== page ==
What to Expect on Day One from the OUYA

The system officially launches tomorrow, and can be purchased at Amazon, Best Buy, and Gamestop stores…if you pre-ordered them. Apparently, that chain will not stocking them regularly while the first two stores mentioned will. In the five weeks that we’ve been able to play the OUYA, the system has gone through some major changes. The then-shoddy storefront has been renovated nicely with better organization and brand-new with an update today, the ability to view large screenshots of each game. Before, you were limited to thumbnails that you couldn’t expand upon, leaving you with very little idea of what a game looked like unless you viewed its page online as well. It was a fairly small issue in the grand scheme of things, but a black mark on the system that could be fixed and to the company’s credit, they did so before launch.

They also made sure to add USB thumb drive support, which is a godsend since the on-board limit about 5 GB free won’t take long to fill up. ChronoBlade alone takes up almost 150 MB of storage, although many games are in the 10-20 MB range. If you intend to use this as a TV-based emulator machine, then you’ll be happy to know that in the time since the impressions piece was written, the system has had a ton of emulators released for it. At the time, there were only SNES, NES, DS, and N64 ones available. Now, there’s an emulator out for the Neo-Geo, NGPC, C64, Genesis, Atari 2600, PC Engine/TG-16, GBC, GBA, and even the PS1. The PS1 emulator is the newest of the bunch and easily the worst one, as it auto-stretches games and nixes the sound unless you pay for it. Given that its games also consume a ton of space, it’s best left as a curiosity for right now.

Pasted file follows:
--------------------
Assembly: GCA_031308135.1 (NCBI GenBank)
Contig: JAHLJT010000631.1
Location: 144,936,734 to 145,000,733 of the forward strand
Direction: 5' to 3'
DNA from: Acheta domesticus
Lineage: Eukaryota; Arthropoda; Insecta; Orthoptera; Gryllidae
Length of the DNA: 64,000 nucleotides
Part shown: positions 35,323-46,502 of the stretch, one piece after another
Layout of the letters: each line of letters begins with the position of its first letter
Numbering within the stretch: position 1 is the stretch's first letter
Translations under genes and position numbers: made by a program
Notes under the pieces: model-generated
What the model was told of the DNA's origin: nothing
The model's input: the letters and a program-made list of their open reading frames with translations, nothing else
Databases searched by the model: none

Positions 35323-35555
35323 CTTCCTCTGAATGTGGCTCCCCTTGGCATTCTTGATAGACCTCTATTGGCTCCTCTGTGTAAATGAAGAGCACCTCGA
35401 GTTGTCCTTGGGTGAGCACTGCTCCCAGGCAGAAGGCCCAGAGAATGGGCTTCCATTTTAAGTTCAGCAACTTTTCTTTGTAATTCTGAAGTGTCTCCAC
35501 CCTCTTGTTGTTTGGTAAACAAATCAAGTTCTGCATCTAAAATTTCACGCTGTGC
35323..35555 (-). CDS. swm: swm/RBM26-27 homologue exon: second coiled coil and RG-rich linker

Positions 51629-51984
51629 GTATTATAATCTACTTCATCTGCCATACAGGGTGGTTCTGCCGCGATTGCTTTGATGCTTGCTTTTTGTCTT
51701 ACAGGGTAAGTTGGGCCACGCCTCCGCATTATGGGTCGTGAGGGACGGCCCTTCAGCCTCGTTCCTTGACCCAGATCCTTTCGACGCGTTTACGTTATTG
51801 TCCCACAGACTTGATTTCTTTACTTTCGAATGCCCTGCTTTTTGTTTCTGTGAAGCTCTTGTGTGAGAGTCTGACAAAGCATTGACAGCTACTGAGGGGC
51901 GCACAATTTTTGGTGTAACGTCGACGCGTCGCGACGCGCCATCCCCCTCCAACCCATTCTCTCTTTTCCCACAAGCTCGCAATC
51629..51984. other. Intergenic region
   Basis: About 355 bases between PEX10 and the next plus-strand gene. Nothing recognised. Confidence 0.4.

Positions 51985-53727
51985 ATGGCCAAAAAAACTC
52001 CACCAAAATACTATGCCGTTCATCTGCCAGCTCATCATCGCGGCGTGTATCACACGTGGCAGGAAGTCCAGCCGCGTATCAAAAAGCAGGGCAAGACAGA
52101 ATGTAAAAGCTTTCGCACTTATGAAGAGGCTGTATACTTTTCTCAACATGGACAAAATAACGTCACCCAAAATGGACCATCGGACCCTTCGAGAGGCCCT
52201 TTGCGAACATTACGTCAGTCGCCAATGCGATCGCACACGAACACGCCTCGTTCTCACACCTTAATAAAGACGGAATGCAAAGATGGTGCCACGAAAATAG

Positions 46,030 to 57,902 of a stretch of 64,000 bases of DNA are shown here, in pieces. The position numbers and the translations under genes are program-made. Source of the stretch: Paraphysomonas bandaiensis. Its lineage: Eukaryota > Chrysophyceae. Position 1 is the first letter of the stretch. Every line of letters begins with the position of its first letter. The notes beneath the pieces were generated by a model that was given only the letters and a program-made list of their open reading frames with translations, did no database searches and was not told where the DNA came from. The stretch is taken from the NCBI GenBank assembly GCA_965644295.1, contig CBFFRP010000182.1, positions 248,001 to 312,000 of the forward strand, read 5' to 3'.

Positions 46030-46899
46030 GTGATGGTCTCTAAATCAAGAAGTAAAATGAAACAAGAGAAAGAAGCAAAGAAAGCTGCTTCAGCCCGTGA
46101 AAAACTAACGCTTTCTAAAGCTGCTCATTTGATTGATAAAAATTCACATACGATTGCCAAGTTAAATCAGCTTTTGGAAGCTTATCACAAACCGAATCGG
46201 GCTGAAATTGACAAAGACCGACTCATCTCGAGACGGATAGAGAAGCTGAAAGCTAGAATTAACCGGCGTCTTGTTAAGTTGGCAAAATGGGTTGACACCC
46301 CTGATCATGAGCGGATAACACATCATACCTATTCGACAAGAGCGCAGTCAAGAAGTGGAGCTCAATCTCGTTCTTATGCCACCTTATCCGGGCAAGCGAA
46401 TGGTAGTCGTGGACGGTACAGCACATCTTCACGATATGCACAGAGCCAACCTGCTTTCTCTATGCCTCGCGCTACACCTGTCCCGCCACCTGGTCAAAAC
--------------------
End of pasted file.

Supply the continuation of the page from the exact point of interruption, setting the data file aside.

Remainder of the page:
There are plenty of OUYA-only games that you can’t get on any other console though, so even if you don’t want to use it to play classics, you’ll have a lot of stuff to enjoy. FlashOut 3D is an excellent Wipeout clone that may actually be more fun than WipeOut HD due to its less-challenging difficulty. ChronoBlade is a very enjoyable MMO hack-n-slash in demo form right now, while Saturday Morning RPG combines a ton of ’90s kid humor and references with an eye-catching visual style and solid RPG mechanics to craft a really fun game. It’s also one of the few games that really uses the controller’s touchpad well, even if it is only to use in-game scratch and sniff stickers.

One of the best features about the system is that every single game must be free-to-play to some extent. Other than Stalagfight, which is completely free, this means you’ll hit a pay wall after a while – like in Knightmare Tower, where you’re limited in the amount of upgrades you can do for free. League of Evil is probably the most generous game available as it lets you play dozens of levels before asking you to pay for the full game. Other than the PS1 emulator, every other one is free, although EMUYA does let you pay for slow-mo and unlimited cheats if you so desire. Most games are in an app store price range at about $2-$4, while FF III’s 3D remake will set you back $15 in full – the same price the brand-new TowerFall costs as well. XBLA fans are used to this kind of model, but it’s uncharted territory for every game in a system’s library to let you try it for free. It’s certainly a very pro-consumer move as you’ll know about a game’s mechanics and if they’re for you with the free portion and can then decide if it’s worth paying money for.